You may be aware that bursitis of the knee can cause swelling, but is this necessarily so in every single case?

“Knee bursitis may or may not result in visible or even palpable swelling,” says Devin B. Peck, MD, owner of Austin Interventional Pain in Austin, TX.

Palpable refers to detecting the swelling by feeling with your fingers, whether or not you can visually detect it.

Dr. Peck adds, “The more superficial bursae [plural of bursa], such as the prepatellar, superficial infrapatellar or pes anserine bursae, are more likely to lead to swelling that can be seen without MRI or CT scan.”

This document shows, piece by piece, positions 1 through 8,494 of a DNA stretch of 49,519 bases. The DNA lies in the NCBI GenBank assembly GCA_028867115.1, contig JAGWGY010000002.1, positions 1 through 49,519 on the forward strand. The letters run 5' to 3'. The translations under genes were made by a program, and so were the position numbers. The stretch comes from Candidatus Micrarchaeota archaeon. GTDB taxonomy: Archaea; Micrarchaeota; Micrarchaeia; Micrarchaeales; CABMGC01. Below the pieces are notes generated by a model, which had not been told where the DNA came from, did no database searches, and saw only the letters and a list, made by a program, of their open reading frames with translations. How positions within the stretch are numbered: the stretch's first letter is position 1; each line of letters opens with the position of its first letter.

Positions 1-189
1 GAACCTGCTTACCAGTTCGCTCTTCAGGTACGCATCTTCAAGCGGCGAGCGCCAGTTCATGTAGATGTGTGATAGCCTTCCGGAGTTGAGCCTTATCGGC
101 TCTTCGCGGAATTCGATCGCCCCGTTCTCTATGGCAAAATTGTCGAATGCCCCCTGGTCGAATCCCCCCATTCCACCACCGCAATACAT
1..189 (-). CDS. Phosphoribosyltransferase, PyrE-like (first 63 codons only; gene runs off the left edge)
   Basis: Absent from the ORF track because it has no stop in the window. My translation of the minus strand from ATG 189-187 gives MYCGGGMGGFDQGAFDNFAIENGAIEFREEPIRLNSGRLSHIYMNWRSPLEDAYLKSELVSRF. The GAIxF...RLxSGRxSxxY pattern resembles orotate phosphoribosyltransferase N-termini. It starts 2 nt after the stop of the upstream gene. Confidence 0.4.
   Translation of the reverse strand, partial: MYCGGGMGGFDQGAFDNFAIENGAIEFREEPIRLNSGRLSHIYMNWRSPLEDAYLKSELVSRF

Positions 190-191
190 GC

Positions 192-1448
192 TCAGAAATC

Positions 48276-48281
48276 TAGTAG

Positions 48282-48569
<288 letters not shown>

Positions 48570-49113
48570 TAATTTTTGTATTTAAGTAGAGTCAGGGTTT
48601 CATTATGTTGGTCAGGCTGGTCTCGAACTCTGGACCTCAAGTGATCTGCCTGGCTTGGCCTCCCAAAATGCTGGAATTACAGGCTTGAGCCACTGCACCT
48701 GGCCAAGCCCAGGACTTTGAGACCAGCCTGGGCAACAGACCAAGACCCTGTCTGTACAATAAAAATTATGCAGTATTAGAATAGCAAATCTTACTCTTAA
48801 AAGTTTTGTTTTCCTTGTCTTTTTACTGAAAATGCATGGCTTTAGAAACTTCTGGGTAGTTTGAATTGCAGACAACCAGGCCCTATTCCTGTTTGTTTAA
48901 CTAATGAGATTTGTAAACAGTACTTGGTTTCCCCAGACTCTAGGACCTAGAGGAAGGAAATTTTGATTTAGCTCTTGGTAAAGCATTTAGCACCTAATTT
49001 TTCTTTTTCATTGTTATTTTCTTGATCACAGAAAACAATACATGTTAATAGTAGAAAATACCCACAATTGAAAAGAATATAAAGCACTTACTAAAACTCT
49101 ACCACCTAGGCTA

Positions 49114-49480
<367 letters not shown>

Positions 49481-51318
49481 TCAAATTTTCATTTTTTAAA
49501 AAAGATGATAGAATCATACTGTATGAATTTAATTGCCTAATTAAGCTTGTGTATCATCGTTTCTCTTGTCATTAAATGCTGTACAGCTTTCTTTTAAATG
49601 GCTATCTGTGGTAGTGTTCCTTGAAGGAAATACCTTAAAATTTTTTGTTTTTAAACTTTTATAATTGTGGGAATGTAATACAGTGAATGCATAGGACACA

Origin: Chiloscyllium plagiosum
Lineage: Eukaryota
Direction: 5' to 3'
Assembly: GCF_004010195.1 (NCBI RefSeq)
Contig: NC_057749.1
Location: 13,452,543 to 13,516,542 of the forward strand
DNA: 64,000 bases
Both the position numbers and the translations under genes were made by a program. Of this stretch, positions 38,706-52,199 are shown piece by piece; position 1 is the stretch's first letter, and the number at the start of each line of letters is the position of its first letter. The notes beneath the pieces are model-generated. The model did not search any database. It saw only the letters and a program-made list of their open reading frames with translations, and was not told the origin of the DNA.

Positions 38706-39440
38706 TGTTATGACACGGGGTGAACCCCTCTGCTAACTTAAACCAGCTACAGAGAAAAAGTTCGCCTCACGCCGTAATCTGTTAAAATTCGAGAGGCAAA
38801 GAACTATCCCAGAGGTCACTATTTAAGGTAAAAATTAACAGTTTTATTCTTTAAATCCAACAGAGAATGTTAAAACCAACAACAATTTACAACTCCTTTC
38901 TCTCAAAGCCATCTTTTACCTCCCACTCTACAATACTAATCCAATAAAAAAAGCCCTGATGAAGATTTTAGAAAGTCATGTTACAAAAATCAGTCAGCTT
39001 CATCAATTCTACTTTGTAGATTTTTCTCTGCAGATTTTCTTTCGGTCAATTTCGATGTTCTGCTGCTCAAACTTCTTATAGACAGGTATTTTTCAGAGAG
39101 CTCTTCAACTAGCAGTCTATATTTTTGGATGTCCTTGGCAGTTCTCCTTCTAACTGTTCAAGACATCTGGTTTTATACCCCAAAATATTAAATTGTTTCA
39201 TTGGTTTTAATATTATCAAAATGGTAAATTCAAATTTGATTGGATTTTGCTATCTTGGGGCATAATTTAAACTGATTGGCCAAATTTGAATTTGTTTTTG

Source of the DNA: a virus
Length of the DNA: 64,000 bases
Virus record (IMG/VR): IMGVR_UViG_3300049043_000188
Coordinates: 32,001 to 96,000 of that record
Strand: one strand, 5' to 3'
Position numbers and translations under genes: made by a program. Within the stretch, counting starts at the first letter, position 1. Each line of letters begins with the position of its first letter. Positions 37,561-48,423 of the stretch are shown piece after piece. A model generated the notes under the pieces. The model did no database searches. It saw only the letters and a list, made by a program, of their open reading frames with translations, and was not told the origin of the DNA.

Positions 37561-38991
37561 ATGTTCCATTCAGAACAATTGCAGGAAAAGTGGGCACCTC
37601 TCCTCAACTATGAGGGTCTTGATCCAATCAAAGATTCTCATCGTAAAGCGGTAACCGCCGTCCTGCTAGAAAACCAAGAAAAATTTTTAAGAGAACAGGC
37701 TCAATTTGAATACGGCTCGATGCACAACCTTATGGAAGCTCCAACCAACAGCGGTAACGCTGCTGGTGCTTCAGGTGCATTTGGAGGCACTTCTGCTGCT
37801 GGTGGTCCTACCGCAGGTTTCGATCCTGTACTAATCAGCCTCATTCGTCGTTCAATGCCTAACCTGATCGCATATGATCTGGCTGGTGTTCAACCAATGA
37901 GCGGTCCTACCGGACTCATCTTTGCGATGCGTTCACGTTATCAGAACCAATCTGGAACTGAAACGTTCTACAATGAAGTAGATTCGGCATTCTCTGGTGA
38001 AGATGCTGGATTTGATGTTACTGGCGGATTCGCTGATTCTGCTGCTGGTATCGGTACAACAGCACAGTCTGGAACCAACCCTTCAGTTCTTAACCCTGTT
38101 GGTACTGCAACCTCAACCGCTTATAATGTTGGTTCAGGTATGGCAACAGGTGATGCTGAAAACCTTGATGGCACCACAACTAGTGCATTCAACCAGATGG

Another condition of the knee, chondromalacia patella (sometimes referred to as patellofemoral syndrome) may produce symptoms that make a person wonder if indeed the problem is actually bursitis.

The symptoms have some overlap, and chondromalacia does not cause swelling – just like sometimes, bursitis won’t cause swelling.

Dr. Peck’s areas of interest include chronic and acute musculoskeletal pain, sports injuries, arthritis and cancer pain, among many others. Austin Interventional Pain was established in 2019.
Lorra Garrick has been covering medical, fitness and cybersecurity topics for many years, having written thousands of articles for print magazines and websites, including as a ghostwriter. She’s also a former ACE-certified personal trainer.  

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